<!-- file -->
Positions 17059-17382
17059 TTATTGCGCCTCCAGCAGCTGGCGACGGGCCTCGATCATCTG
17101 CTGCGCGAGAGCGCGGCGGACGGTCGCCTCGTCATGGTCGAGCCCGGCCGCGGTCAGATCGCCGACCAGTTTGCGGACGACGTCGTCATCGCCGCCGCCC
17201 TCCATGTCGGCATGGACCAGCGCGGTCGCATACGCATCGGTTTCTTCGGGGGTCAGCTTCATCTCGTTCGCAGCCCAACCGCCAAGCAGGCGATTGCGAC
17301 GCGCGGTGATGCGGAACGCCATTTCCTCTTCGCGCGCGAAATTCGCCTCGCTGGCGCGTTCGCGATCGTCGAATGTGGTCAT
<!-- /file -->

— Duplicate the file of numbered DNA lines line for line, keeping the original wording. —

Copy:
Positions 17059-17382
17059 TTATTGCGCCTCCAGCAGCTGGCGACGGGCCTCGATCATCTG
17101 CTGCGCGAGAGCGCGGCGGACGGTCGCCTCGTCATGGTCGAGCCCGGCCGCGGTCAGATCGCCGACCAGTTTGCGGACGACGTCGTCATCGCCGCCGCCC
17201 TCCATGTCGGCATGGACCAGCGCGGTCGCATACGCATCGGTTTCTTCGGGGGTCAGCTTCATCTCGTTCGCAGCCCAACCGCCAAGCAGGCGATTGCGAC
17301 GCGCGGTGATGCGGAACGCCATTTCCTCTTCGCGCGCGAAATTCGCCTCGCTGGCGCGTTCGCGATCGTCGAATGTGGTCAT